April 7, 2016

VUSM town hall focuses on diversity, inclusion

The number of black students applying to medical schools across the country is decreasing. Of particular concern is the reduced number of black males going into medicine. Vanderbilt University School of Medicine wants to change that trend.

André Churchwell, M.D., speaks at the School of Medicine’s recent town hall on diversity, inclusion and health care disparities. (photo by Susan Urmy)

The number of black students applying to medical schools across the country is decreasing. Of particular concern is the reduced number of black males going into medicine. Vanderbilt University School of Medicine wants to change that trend.

VUSM recently held a town hall meeting to inform the medical students currently enrolled about continued plans to address the issue. The town hall was in response to a series of smaller lunch meetings that included various deans from VUSM and a rotating body of students.

It is expected that monthly public forums will continue on various issues.

“Students have voiced concern about what we are doing about diversity, inclusion and health care disparities,” said Bonnie Miller, M.D., associate vice chancellor for Health Affairs and senior associate dean for Health Sciences Education.

“The topic is urgently important and we want our students to know that we are confronting this issue head on. The larger endeavor is to try to open up as many lines of communication with our students as possible. Our students have a critically important perspective and we need to hear from them.”

A year ago representatives from VUSM created the African-American/Disadvantaged Student Pipeline Program Development and Assessment Task Force (AADPT). The group, consisting of students, faculty and administrators, developed short-term and long-term solutions to address the declining numbers of black males and disadvantaged students applying to medical schools. Three priorities were created — immediate, proximal and distal.

Miller said the AADPT hopes to assist with a national issue — all medical schools competing for a small pool of “very talented, African-American applicants.”

“We want to maintain our own diversity, but also look at long-term plans that will make an impact on our communities and be a part of the solution for all medical schools across the country,” said André Churchwell, M.D., senior associate dean for Diversity Affairs.

“Students from diverse backgrounds enhance the learning environment for all of our students,” he said. “Their life experiences offer them insights into medical problems that require culture sensitivity and competency that adds to the intellectual richness of the medical student experience.”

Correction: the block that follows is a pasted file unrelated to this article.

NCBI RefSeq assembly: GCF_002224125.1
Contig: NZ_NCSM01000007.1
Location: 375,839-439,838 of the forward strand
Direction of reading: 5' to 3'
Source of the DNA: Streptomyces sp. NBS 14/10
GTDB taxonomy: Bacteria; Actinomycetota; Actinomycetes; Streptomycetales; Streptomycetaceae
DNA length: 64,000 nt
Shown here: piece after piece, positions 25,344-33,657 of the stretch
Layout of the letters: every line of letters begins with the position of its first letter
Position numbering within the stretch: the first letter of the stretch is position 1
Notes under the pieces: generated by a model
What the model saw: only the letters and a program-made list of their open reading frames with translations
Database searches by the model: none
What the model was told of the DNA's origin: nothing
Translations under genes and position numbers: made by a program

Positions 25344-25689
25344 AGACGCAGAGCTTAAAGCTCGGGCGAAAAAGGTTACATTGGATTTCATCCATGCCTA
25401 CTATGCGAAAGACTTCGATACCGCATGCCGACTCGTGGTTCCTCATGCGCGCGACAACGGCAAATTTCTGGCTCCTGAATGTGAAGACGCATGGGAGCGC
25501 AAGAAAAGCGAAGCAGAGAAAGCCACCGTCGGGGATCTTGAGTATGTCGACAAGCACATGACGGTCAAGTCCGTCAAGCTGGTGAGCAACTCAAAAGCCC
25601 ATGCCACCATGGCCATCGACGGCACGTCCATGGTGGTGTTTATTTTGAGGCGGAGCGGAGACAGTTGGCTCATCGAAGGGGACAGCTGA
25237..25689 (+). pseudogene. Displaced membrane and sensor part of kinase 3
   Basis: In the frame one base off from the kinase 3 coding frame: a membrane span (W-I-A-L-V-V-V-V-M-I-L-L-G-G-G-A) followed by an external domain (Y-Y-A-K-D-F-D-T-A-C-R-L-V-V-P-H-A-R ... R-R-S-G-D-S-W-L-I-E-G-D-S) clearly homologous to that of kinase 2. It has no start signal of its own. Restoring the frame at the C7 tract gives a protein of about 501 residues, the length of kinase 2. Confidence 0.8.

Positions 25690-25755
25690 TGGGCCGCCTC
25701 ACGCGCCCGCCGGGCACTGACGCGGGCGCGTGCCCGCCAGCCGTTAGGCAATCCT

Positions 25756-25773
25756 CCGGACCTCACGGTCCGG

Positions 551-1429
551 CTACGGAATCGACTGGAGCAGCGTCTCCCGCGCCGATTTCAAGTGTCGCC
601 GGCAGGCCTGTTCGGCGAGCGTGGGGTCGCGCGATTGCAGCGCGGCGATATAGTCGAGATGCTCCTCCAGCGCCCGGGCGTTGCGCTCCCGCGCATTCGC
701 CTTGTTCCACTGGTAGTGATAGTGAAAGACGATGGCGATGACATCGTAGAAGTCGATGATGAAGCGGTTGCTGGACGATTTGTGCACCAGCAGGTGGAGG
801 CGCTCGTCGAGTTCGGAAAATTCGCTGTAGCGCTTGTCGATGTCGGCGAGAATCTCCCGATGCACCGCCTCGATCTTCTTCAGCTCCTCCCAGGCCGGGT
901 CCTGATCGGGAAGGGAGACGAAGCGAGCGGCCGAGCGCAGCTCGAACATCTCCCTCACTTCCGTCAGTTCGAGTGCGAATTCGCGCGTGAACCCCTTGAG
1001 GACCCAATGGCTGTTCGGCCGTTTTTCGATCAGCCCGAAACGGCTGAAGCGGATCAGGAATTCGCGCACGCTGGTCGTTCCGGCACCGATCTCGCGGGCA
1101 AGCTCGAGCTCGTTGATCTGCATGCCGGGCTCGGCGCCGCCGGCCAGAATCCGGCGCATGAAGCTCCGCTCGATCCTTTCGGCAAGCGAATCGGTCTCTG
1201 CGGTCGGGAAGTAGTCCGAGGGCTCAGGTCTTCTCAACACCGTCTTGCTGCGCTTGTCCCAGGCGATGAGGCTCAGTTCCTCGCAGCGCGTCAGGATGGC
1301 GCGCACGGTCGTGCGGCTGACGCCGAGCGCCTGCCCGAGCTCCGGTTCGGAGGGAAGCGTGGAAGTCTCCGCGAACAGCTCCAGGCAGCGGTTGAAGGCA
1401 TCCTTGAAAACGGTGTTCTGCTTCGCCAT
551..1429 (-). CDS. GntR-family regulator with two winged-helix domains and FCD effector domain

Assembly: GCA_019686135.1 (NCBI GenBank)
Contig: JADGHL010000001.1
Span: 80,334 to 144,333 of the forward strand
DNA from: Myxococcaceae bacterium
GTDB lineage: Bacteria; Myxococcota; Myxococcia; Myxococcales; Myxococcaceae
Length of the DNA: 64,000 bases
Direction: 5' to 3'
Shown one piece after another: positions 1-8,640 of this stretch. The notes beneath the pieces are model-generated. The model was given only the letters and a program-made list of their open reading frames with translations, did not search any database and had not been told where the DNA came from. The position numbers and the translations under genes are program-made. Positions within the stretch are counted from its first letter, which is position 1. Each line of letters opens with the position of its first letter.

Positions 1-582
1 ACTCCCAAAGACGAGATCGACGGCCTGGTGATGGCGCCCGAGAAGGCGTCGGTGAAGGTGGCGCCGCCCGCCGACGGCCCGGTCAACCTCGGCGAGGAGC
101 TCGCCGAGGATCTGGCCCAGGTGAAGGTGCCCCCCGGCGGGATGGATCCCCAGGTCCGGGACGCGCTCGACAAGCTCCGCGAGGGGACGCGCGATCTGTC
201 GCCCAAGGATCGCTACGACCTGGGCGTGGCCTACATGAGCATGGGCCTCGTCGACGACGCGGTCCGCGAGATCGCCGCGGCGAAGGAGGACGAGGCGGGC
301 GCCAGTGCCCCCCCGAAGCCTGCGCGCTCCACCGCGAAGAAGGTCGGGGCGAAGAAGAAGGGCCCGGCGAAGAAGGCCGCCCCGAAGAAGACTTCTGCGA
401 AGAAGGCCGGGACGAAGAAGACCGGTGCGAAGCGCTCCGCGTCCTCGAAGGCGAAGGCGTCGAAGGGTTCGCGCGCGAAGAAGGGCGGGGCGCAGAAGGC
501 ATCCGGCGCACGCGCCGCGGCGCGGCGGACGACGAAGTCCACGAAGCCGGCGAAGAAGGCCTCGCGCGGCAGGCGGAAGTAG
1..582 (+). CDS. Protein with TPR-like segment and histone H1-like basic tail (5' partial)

One initiative involves partnerships with Historically Black Colleges and Universities (HBCUs) including Fisk University, Morehouse College and Spellman College to increase the number of students from those institutions applying to and entering Vanderbilt. The program also includes Berea College in Kentucky, a school committed to providing a college education to all disadvantaged students. The goal is to accept one undergraduate student from each institution every year into a summer enrichment program that would provide research and clinical experiences and would prepare them for them the medical school application process.

“This would expose these students to a top 15 U.S. News and World Report research medical school that is committed to creating leaders as well as creating a path for African-American and disadvantaged students to directly enter VUSM, supporting our mission for broad diversity,” Churchwell said.

The pipeline would also target students from lower income groups and would forge relationships with colleges with a higher ratio of economically disadvantaged students with a goal of connecting more learners to science, math and medical-focused opportunities.

Other AADPT directives include strengthening enhancement programs for middle and high school students in the Middle Tennessee area in an effort to increase interest in medicine.

“We are currently involved in several programs locally, but we would like to dig deeper and have a much greater impact with our outreach and mentoring projects,” said Miller.

One student who attended the town hall was pleasantly surprised by the discussion, interest in growing the minority student population and the efforts in designing strategies to affect local young minds.

He felt the open forum was the perfect venue for next steps.

“As long as the conversation is consistent and transparent from month to month, and all students are forced to contend with these challenges, then our environment will prove to be enriching and flexible enough to adjust to the fluctuating nature of the medical student experience,” said Sir Norman Melancon, a second-year medical student.

“These are the types of issues that need institutional support and structure,” he said. “Diversity, inclusion and social change are not extracurricular in life experience, so they should not be extracurricular in the medical training environment.”

The next town hall will highlight the clinical learning environment, a topic of national interest.